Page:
12. Log back in to the VM and in the XenCenter console, set the PVS boot disk to boot first (BDM). Then go to the PVS Console on the PVS server and create a new Device with the MAC address of this VM’s provisioning/streaming NIC. Call the device ServerName-101 so it’s separate from the ServerName-100 original but call the vDisk 100 so you know where the image came from later (i.e. image 1). Set device to Boot from Hard Disk. Now reboot the VM. You can let Imaging Wizard do this but if you really want to be hands on, you can choose to create and attach an empty vDisk of the same size as the c: drive of the VM now.
13. It should have booted from the BDM boot disk and be connected to the empty vDisk you created. Run Imaging Wizard and push the image across to the PVS Server vDisk (don’t forget to optimize the image). If you did not create a vDisk in the above steps, just create a new disk and run through the Wizard prompts to create it real quick. It will assign the device to this new vDisk. Reboot when you are asked to.
14. Log back in and immediately XenConvert will launch and begin pushing your image over to the newly created vDisk.
15. Now go to the PVS console and set your device to boot from vDisk and reboot your VM. It should now be booting from your vDisk.
16. Log back in and re-run XenApp configuration and unjoin from farm using the prep option. This is done by going to Start > Programs > Administrative Tools > Citrix > XenApp Server Role Manager > and then clicking on the XenApp Server Role Manager app. Click Edit Configuration. Then click Prepare this server for imaging and provisioning. You want to just leave the defaults checked which is to remove it from the farm and join on the next boot. Once it removes it, it will ask you to reboot. Just close and power down the VM, don’t reboot.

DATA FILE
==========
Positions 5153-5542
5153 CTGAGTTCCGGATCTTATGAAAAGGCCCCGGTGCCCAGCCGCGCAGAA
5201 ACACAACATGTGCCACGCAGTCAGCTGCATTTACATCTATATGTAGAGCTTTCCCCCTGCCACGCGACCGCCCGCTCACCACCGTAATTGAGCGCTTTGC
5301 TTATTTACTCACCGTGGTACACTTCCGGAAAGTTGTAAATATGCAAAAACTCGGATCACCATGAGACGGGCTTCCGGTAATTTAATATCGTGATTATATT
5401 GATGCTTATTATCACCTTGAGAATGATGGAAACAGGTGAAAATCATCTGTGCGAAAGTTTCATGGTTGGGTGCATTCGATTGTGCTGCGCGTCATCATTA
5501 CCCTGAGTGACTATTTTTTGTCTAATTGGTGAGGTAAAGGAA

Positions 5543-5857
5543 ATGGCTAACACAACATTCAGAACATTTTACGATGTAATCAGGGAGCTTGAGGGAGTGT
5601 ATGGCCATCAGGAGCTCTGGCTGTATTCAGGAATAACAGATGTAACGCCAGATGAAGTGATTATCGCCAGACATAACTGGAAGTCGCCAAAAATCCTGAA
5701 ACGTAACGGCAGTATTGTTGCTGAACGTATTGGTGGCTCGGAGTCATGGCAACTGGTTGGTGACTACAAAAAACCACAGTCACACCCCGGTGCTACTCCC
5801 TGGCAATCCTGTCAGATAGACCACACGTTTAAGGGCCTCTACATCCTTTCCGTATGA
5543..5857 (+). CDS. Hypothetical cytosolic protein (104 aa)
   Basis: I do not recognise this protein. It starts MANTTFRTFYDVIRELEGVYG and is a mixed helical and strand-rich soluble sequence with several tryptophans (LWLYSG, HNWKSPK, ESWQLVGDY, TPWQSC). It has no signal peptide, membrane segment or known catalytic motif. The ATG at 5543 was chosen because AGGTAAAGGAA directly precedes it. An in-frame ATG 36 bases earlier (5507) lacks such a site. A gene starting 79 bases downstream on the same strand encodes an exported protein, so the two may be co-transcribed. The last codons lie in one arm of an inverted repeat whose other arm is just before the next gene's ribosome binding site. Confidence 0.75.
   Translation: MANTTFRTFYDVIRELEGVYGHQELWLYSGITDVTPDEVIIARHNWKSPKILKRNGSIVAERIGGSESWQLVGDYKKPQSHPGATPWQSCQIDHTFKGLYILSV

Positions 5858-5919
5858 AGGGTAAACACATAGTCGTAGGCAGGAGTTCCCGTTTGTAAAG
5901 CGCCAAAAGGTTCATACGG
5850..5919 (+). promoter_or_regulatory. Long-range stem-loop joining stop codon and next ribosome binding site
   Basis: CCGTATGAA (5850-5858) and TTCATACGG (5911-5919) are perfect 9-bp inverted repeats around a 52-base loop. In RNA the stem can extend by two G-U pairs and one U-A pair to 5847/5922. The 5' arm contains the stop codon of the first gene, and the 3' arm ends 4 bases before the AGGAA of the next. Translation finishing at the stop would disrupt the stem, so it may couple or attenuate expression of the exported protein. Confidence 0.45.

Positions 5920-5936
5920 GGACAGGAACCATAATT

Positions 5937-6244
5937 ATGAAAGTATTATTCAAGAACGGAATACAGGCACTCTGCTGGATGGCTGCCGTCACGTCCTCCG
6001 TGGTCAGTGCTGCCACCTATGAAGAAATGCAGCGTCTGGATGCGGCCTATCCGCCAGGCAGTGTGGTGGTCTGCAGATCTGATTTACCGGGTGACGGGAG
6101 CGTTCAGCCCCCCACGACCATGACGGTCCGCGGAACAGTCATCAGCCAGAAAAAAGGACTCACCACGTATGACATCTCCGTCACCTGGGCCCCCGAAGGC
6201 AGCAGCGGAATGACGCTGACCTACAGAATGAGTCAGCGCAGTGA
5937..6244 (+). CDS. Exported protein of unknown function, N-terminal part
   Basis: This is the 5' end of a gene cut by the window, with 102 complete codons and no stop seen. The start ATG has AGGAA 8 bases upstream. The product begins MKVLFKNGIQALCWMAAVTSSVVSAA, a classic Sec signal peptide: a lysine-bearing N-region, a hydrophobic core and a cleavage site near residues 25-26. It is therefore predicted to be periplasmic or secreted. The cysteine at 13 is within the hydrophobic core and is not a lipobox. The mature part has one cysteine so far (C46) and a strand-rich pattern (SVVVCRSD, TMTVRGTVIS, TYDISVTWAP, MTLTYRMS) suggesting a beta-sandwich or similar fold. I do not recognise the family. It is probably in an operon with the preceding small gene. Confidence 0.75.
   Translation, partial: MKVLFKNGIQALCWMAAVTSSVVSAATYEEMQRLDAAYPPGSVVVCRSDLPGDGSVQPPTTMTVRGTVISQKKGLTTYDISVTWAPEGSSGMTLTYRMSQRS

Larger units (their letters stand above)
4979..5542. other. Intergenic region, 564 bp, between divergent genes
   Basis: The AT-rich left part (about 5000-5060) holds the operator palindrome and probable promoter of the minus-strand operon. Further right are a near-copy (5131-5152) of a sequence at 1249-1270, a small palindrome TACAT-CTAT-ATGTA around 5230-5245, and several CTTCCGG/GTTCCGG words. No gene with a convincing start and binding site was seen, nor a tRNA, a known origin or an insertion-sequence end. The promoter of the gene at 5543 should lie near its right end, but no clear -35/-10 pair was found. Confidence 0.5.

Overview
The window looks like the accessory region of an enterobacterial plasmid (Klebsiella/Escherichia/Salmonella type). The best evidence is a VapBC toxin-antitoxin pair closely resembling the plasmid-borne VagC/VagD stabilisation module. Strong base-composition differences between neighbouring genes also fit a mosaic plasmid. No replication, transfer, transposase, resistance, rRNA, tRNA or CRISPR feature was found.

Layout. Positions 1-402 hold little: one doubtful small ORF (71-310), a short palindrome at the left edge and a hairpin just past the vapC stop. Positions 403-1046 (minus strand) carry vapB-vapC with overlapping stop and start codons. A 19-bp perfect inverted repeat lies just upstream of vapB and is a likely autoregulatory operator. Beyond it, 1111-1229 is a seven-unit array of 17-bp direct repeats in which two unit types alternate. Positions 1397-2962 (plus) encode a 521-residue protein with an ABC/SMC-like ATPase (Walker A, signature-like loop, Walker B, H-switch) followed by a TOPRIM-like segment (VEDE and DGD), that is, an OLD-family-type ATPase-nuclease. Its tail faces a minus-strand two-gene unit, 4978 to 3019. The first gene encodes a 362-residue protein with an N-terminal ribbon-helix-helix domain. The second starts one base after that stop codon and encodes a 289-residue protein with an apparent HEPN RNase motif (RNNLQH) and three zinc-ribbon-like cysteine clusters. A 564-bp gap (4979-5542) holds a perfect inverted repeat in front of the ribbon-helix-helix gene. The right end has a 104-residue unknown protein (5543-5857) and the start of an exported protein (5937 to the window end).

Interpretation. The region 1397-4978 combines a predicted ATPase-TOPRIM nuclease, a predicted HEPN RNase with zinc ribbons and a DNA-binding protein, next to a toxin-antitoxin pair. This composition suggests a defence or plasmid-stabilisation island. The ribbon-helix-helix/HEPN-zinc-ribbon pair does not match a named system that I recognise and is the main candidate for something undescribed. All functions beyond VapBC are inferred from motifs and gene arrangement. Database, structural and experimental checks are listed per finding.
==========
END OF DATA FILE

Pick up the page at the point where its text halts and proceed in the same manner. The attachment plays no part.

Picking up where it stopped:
17. Go to your PVS server and change the vdisk from private to standard mode. Now spin up a few VMs using the “Streamed VM Setup Wizard” in the PVS console. You’re going to need a template and you’re going to want to setup your write cache. I’ve covered this very well in my PVS 6.1 on XenDesktop/Windows 7 guide so I’m not going to get into the details here. Wait until the VMs are created and powered on.
18. Go to your ZDC and open up AppCenter and run a Discovery. You should see the new member servers. At this point you can begin publishing or streaming apps to them.
TO MAKE CHANGES AND RESEAL THE IMAGE
1. Boot a device into maintenance mode after creating a maintenance version on the vDisk. Or you can choose to power down all your running VMs and put the disk into private mode. Your choice.
2. Make your changes.
3. Re-run XenApp configuration and unjoin from farm using the prep option.
4. Shut it down and promote the image to production if using versioning. Or put the disk back into standard mode if you used the other method.
5. Reboot all your devices so it gets the new vdisk
I hope this guide helps. Please feel free to leave a comment below if you have any questions. I’ll try and help as best as I can. 🙂